Amira Barham aims to share the particular struggles of Palestinian women and children
June 6, 2023
Amira Barham, a Palestinian Christian social worker, will serve as one of the PC(USA)’s 2023 International Peacemakers. She hopes to enlighten American Christians on the plight of Palestinians living under occupation.
“Palestine has been under Israeli occupation since 1948 with the ongoing oppressive daily practices against the Indigenous people by a heavily militarized colonizing force,” she said.
Up to 10 individuals from all over the world are International Peacemakers this year as part of Presbyterian Peacemaking Program. Peacemakers will travel around the United States visiting churches and sharing their experience and insights about issues of justice and peace in their home contexts.
In particular, Barham hopes to share from both her personal and professional experience about the specific challenges facing Palestinian women and children.
“I will talk about experiences of children and women in Palestine where daily life has added stress, distress and trauma because of the Israeli occupation practices and how precious it is for Palestinians to gain a sense of safety, wellbeing and maintain resilience,” Barham said. “They say, ‘what does not kill you makes you stronger,’ and that certainly is not always true, unfortunately, especially without the right support.”
Barham has spent her life trying to provide the support she sees that people desperately need. She was born and raised in the town of Beit Jala, near Bethlehem. Through the Fulbright Scholarship Program, she received a Master of Social Work degree from California State University, Long Beach in 1999. During her studies and in the decades since, Barham has worked with a variety of vulnerable populations in the U.S., the United Kingdom and Palestine.
In Palestine, Barham’s work has centered on young adults and children. She has previously done prevention and treatment work for those struggling with substance misuse. She has worked with Al-Harah Theater to develop child safeguarding and wellbeing policies and provide counseling that utilizes both drama and social work techniques.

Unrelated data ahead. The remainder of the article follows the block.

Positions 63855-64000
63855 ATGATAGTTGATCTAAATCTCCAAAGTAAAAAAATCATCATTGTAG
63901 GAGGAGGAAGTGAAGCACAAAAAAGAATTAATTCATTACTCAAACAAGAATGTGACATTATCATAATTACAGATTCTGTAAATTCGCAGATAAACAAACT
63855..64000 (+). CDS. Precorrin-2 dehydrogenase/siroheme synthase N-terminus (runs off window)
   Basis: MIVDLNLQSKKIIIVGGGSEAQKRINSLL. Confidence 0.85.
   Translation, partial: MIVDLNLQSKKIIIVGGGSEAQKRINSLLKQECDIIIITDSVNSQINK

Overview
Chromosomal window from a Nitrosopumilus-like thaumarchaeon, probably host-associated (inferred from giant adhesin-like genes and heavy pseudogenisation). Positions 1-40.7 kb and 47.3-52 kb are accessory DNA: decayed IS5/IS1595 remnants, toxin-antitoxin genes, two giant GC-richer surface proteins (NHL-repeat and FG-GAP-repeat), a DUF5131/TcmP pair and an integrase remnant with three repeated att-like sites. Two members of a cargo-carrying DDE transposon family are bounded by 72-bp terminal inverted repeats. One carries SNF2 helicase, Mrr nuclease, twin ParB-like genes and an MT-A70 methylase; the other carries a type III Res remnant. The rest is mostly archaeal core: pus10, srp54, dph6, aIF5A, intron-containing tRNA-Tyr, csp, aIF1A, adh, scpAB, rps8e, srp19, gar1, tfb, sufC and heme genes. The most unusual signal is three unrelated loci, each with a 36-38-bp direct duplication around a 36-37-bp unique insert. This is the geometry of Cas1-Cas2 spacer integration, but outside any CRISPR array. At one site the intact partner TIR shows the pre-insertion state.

Most recently, Barham has worked with an organization called Sounds of Palestine, which “uses music and orchestra teaching to enhance the children’s self-esteem, confidence and impact positive social change and community involvement.”
During Covid, lockdown measures interfered with Sounds of Palestine’s ability to continue in-person programming. Sounds of Palestine became one of the first organizations in Barham’s area to go virtual, moving lessons online and conducting social work support activities online and over the phone. Barham said she oversaw the social work team during this time, and was responsible for monitoring the program’s online activity and developing online and Zoom protocols that protected the children in their program.
“Despite all the adversity, I saw children carry their instruments with enthusiasm to a balcony or a staircase to find spaces and a strong enough internet connection so that they could attend their lessons,” she said. “I saw music teachers and social workers doing the same on the other end in their homes to provide their lessons and sessions with such joy and commitment.”
Barham explained that this experience during the pandemic affirmed her belief that emotional and mental health support are crucial to children’s development.
“The positivity and normalcy provided by the continued work during such difficult times helped with the social, mental and emotional wellbeing of the children and their families,” she explained.
The Rev. Carl Horton, coordinator of the Presbyterian Peacemaking Program, said Barham’s work with children during the pandemic stood out to him as especially compelling.
“Amira’s story of teaching children music during the pandemic is beautiful and the imagery of children on balconies and in hallways practicing their instruments is a lovely image,” Horton said. “Her interest in women and children’s concerns under occupation and her pride in being a Palestinian Christian will be so beneficial to the PC(USA).”
Barham hopes her travels will help her build “a network of friends” in the United States and encourage people to travel to Palestine to better understand the conflict.
She said she is hopeful because the Presbyterian Church (U.S.A.) was “one of the first churches to acknowledge the Israeli government regime in Palestine as an apartheid regime, which shows your courage and commitment to truth, human rights and justice for all.”
Layton Williams Berkes, Communications Strategist, Presbyterian Mission Agency
Today’s Focus: Amira Barham, International Peacemaker
Let us join in prayer for:
Let us pray
We all, Christians around the world, believe in the same message and are committed to living the Christian life, no matter where we are, no matter who we are. Amen.